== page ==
When I returned to my room I spoke to the head nurse about getting tested for Lyme disease. Up to this time I have never tested positive. The very same doctor, who four years ago gave me a borderline diagnosis, gave me the same story! My knees weren't swollen and my blood test came back negative. I was discharged later in the day. By the time I arrived home I was exhausted and laid down on my bed. Within a minute I was gasping for breath! All of the bedclothes went into the washer.

My husband had been on the internet and was referred to a doctor in Long Island, a specialist, who has treated Lyme disease. We packed our bags and drove over 530 miles, one way, to find a doctor that could help me. One of the patients in the waiting room laughed when she thought driving an hour was a long time.

After four long painful and discouraging years, I was finally diagnosed HIGHLY POSITIVE in two of three tests. This diagnosis was the Lyme Urine Antigen Test (LUAT). The doctor recommended that I try IV antibiotics for a period of time. My next task was to try and get my local clinic doctor to administer the IV treatment that was recommended by the Lyme literate doctor in NY. She refused to even consider treating me because it was against her ethics! She referred me back to the Infectious Disease department of the medical university.

The Infectious Disease department did the preliminary examination since it was my first visit to them. I was told that the department head was very knowledgeable in treating Lyme disease. He came into the examination room and promptly told me that the standard protocol for treating Lyme disease was 21 days of oral antibiotics. In a few short, heated words, my husband told the doctor that he should find out how to treat chronic Lyme disease. Doctors don't like patients to know more then them.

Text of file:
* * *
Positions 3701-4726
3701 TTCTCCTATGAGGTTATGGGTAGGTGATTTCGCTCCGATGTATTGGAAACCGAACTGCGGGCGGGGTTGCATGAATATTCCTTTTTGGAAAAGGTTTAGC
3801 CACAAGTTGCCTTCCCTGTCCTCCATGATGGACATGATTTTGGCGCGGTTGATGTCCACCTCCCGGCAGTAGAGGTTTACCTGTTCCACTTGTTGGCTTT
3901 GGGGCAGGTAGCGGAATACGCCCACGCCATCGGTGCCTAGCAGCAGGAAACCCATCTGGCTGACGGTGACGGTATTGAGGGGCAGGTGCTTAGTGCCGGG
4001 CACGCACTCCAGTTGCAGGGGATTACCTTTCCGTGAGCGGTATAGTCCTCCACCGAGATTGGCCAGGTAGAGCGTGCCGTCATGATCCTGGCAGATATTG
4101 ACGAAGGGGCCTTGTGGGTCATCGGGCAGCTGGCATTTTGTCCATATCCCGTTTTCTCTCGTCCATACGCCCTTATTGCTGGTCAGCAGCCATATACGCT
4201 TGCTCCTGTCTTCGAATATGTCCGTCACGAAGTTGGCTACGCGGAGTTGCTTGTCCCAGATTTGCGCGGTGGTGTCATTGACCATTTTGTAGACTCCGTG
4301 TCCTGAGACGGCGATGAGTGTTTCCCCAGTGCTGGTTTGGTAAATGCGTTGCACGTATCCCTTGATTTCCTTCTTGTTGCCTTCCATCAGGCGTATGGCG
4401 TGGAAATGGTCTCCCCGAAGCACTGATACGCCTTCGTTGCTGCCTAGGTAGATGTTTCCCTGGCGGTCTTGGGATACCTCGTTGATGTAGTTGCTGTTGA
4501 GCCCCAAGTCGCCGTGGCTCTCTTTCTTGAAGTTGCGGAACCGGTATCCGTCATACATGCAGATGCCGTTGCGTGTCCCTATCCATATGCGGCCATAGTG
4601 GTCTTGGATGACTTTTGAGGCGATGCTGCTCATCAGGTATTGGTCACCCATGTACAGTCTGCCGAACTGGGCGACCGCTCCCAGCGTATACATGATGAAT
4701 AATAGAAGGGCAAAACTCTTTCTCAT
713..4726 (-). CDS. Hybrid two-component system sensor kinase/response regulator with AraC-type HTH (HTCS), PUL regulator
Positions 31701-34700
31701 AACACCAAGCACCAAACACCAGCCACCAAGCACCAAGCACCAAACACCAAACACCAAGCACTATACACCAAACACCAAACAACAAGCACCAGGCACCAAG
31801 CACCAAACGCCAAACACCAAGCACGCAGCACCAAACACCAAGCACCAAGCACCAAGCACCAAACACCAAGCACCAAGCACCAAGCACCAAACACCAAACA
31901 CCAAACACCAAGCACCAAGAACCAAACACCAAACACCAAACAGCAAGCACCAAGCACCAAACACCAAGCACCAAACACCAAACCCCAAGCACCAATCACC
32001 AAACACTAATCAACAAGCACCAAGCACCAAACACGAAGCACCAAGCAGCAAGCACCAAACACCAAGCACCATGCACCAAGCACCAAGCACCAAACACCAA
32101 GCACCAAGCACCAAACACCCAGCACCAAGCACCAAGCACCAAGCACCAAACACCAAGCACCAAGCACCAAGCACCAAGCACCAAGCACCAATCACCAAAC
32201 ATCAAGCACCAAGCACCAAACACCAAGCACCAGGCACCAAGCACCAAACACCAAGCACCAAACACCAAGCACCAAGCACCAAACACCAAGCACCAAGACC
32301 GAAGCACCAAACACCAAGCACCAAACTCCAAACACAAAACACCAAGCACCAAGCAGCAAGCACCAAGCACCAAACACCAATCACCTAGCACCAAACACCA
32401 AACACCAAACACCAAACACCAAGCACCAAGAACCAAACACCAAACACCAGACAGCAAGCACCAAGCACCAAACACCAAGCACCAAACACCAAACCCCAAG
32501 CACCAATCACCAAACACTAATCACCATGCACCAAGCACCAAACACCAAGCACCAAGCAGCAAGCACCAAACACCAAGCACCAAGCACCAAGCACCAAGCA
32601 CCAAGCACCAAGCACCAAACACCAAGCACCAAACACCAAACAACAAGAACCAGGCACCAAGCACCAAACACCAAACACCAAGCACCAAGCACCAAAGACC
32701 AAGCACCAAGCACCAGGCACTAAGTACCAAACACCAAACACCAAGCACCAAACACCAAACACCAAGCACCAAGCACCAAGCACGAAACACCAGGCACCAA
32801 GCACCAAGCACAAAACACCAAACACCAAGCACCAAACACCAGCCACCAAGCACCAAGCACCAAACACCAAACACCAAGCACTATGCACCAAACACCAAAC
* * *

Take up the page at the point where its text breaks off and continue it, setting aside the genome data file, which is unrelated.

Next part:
I went back home and called two more doctors to ask if they would consider the recommended IV treatment. NO! My husband then went back to the internet to see if he could find a doctor who would oversee the IV treatment. I found the name of a woman who had been to the same doctor in NY, and lived near Richmond, VA. She gave me the name of the doctor who was treating both her and her husband for Lyme disease.

Four years after my first misdiagnosis - remember the borderline - I started home IV infusion of Rocephin antibiotics every night. Actually, my husband would do the IV every night after he came home from work. I completed 6 weeks of the IV with very little, if any, noticeable improvement. The doctor changed me to Zithromax, 500mg/day; another six weeks with still no real improvements.

I am now back on amoxicillin (825mg/2X/day) along with several supplements. We have recently moved into a much smaller home and less acreage. I continue to get my hands dirty in the garden, talk to my pets and hope! My confidence and trust in doctors is almost non-existent.

Betty LeBlanc